There’s a certain musicality to Lyric Green’s wisdom.

Her words ring true. She’s hopeful. Upbeat. Tenacious. Fearless.

Handy traits in an uncertain world.

“Everybody goes through storms,” Green, 23, said. “And eventually, they’re going to see the rainbow.

“It’s hard to go through that storm alone. But just know, your kids could be the main reason you keep going.”

Her sons—Malik, 2, and Messiah, 3 months—have become the leading force behind her drive.

Two years ago, as a single mom in the suburbs of Grand Rapids, Michigan, uncertainty had taken hold. She found herself confronting homelessness, job loss and the weighty financial strains of childcare.

Yet, in parenthood, she found fresh reason for hope.

“I always took my son to the park because it gave me relief,” she said. “It made me forget about anything that I actually had going on or anything that was actually happening.”

In those quiet moments, she reconnected—with herself.

“The best thing I could do was continue to smile and try to make the best out of my day,” she said.

That outlook inspired her to look beyond the obstacles. To look toward people who could help.

It led her to Spectrum Health and, eventually, Spectrum Health Healthier Communities.

“I didn’t know when I was pregnant with my first child that they were this helpful and what they were about,” she said.

The teams at Healthier Communities work to improve health equity and health outcomes in neighborhoods and regions of West Michigan.

For expectant moms like Green, they provide a veritable trove of resources.

Green first connected with Spectrum Health obstetrics and gynecology, where she learned about the CenteringPregnancy prenatal care program at Spectrum Health Butterworth Hospital.

Her participation there spanned her entire first pregnancy.

“We were a group of first-time moms and we’d just learn everything there was to know about pregnancy,” Green said. “What to expect, if we felt comfortable with natural childbirth or an epidural.”

Team members would check Green’s blood pressure, monitor her weight and keep a close eye on her underlying health.

“It was really nice,” she said.

The experience left a mark.

When her second pregnancy came around this past year, Green quickly connected with the Spectrum Health Healthier Communities Strong Beginnings program.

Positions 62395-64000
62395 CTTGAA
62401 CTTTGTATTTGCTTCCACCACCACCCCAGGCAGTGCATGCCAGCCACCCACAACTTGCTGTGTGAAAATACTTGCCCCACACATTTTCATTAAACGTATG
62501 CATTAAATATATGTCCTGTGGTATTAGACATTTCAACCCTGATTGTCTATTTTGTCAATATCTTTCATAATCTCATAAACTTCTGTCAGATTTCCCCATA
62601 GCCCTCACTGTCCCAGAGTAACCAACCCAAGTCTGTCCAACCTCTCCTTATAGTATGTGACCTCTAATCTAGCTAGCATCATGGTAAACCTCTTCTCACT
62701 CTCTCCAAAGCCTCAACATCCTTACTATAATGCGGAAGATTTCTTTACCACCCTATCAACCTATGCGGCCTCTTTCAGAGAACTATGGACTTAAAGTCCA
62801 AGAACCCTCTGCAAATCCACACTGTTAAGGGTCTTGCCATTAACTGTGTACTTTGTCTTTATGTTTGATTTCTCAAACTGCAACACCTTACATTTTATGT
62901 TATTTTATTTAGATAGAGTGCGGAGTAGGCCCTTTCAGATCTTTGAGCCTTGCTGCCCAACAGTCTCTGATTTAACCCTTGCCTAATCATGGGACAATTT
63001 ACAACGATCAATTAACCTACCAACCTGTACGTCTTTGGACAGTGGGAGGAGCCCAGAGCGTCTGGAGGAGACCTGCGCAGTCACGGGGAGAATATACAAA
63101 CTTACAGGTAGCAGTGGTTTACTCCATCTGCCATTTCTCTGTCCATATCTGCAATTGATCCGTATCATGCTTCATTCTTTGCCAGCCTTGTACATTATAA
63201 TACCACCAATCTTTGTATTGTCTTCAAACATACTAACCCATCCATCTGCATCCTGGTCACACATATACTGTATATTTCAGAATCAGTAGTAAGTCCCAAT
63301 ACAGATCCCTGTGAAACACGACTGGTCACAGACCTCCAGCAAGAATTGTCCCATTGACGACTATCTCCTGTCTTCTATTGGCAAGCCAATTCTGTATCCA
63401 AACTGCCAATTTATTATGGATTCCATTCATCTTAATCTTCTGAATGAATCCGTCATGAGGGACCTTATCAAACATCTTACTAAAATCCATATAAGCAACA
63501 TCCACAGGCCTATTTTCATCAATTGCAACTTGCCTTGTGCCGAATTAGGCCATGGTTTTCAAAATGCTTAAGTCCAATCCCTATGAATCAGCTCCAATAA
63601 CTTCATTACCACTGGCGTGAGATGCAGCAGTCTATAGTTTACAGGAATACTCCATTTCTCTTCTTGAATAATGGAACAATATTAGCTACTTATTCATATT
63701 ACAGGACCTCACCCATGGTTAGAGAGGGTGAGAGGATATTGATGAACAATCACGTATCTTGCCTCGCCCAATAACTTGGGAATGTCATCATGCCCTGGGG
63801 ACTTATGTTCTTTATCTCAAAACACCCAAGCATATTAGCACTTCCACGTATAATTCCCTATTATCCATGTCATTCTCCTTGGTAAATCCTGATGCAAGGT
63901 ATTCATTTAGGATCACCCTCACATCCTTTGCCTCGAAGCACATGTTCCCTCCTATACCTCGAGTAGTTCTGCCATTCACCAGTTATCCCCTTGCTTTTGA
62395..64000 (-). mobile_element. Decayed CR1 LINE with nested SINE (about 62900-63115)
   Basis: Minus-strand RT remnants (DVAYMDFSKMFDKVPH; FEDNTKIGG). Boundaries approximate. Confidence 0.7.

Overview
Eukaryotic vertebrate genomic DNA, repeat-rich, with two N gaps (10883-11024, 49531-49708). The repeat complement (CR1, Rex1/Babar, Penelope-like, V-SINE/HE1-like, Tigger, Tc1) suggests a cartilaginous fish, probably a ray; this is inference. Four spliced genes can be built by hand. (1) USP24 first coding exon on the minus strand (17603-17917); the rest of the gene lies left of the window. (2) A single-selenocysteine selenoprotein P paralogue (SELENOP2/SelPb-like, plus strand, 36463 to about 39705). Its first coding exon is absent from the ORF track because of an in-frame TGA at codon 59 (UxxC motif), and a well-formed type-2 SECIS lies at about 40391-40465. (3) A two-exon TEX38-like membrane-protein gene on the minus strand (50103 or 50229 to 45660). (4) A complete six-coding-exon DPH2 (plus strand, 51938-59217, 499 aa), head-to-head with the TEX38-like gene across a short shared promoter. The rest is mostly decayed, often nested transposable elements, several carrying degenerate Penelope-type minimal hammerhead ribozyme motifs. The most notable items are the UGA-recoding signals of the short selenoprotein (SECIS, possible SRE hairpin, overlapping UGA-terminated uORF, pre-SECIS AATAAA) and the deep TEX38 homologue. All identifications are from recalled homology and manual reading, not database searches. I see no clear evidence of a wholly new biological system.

Strong Beginnings has made tremendous inroads in improving birth outcomes for Black and Latinx women, men and their babies.

“They have been extremely helpful,” Green said. “Not just because they help find you resources, but they are good to me and they give me a lot of courage to push forth in being a single mother, too.”

Spectrum Health also provides a maternal infant health program, connecting expectant moms with important services and community resources.

Green’s second pregnancy came as the COVID-19 pandemic hit, adding a new layer of challenges.

“Maternity with my second child was a lot to handle,” she said. “(Strong Beginnings) helped out a lot.”

In line with much of America, Healthier Communities and its affiliated organizations trekked the COVID-19 landscape in due fashion: virtually.

Many Healthier Communities services went from in-person to online—live video, emails, texts.

Green found strength and comfort in virtual calls with community health workers and in text messages with newfound friends in the program.

“I was really sad when the pandemic happened because they couldn’t come over,” she said. “But them calling to check up on me was the best thing ever.”

When her second pregnancy prompted a few unexpected trips to the hospital, doctors ultimately chose to induce an early delivery.

“I had my son a couple days before my due date and I was able to send a picture of him to (Strong Beginnings),” Green said. “It was the sweetest thing ever for them to see how I had grown from renting a room out last year to being in my own place this year.”

Her interactions at Strong Beginnings gave her a chance to chat with other moms who faced similar situations. They talked pregnancy, breastfeeding and all things parenthood.

“It made me feel very welcomed,” Green said.

Her growth proved far more profound than she could have predicted.

During that second pregnancy, she found herself shedding the role of student in favor of a new hat: mentor to other young women who faced similar situations and similar barriers.

“Always keep your head up,” she would tell the others. “There’s always someone out there that goes through the same thing you go through.”

By way of the Strong Beginnings HUGS Breastfeeding Café, Green and other new and soon-to-be moms gleaned support from one another.

“It was very important to me, being a single parent and not having many mom friends,” Green said. “Just to find out we have similar things we’ve been through in life besides just being a mother, it was a big eye-opener to me and it made me feel really good.”

Perhaps most impactful, however, are the sage words Green imparts on others she now sees on a similar path.

“Some of the moms who are not in the program, I started telling them things that Spectrum Health was helping me with,” she said. “They face a lot homelessness, they don’t have anybody to talk to, nobody understands. I said, ‘If you go through Spectrum Health, they’ll get in contact with caseworkers and they’ll help you with a lot of things.’”

Green now has a permanent home for herself and her family. She has also enrolled in nursing school.

Her top advice for other moms: Never give up.

“I have so much to give and so much to offer,” she said. “And I’m just not going to stop.”